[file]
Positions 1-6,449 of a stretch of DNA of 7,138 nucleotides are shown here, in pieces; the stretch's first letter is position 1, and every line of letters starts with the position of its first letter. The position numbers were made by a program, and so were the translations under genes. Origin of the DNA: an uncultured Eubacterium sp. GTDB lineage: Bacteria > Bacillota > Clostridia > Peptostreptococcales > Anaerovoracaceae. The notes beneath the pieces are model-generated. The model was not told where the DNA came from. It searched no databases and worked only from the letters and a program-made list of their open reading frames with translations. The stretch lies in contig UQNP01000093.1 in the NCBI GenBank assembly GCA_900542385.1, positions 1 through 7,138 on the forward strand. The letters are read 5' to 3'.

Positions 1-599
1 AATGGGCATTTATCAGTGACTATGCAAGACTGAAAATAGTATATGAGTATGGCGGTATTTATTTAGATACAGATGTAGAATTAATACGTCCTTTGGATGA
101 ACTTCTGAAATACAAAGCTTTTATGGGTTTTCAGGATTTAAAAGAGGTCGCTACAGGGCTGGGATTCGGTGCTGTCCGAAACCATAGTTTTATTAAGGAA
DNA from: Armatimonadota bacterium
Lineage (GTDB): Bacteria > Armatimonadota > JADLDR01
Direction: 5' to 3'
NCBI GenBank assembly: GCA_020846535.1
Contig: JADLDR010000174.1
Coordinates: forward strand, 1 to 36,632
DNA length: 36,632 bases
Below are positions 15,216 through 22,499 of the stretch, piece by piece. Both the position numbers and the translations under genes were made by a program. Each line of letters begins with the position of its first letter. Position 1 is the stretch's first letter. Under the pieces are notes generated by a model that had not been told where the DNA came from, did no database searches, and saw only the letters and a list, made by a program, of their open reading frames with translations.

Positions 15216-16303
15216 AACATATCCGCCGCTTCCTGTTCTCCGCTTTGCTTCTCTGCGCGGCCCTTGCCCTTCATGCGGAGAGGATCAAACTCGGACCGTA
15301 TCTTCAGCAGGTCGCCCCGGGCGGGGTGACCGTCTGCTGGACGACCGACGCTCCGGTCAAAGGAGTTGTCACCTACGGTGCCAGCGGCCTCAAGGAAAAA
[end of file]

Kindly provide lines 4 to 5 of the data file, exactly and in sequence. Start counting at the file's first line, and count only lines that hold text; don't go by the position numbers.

101 ACTTCTGAAATACAAAGCTTTTATGGGTTTTCAGGATTTAAAAGAGGTCGCTACAGGGCTGGGATTCGGTGCTGTCCGAAACCATAGTTTTATTAAGGAA
DNA from: Armatimonadota bacterium